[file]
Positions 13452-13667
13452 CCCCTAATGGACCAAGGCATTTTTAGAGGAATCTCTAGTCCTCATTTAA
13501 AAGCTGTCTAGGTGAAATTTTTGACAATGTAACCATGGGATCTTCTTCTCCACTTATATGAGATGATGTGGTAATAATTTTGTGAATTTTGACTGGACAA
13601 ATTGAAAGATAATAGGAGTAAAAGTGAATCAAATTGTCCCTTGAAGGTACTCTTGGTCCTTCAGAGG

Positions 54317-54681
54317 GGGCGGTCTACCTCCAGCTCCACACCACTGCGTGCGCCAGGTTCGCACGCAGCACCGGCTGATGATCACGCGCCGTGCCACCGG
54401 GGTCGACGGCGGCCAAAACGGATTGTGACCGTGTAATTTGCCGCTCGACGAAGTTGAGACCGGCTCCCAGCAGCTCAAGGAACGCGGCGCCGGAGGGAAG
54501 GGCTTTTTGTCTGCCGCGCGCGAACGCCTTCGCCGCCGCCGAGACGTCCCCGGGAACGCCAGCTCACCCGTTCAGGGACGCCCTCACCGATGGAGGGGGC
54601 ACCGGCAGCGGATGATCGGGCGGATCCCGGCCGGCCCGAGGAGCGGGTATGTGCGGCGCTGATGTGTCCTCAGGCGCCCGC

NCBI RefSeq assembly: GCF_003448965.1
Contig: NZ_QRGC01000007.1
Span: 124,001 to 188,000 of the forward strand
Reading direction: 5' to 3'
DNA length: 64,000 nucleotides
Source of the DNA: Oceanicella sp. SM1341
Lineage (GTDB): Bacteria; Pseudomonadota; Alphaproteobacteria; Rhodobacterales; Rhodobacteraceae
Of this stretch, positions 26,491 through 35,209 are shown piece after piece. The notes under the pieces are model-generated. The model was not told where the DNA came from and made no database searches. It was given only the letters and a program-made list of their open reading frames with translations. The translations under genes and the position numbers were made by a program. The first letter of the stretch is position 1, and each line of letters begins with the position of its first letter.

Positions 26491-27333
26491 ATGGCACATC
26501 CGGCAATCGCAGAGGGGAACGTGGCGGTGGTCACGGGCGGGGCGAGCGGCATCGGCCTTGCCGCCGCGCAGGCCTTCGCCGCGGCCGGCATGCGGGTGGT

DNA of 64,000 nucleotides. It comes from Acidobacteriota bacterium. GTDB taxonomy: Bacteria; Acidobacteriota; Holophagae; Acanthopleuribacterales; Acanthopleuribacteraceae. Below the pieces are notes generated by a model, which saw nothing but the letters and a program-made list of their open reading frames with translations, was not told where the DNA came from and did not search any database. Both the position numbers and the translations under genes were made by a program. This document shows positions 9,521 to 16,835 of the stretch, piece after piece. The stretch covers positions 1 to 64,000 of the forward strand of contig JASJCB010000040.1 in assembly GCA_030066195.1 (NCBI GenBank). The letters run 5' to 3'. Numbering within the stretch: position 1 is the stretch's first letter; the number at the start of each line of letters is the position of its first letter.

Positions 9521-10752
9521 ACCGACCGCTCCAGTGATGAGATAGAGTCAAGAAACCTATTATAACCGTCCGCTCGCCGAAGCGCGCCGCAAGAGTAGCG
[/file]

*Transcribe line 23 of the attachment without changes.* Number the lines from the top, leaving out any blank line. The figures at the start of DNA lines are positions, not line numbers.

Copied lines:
9521 ACCGACCGCTCCAGTGATGAGATAGAGTCAAGAAACCTATTATAACCGTCCGCTCGCCGAAGCGCGCCGCAAGAGTAGCG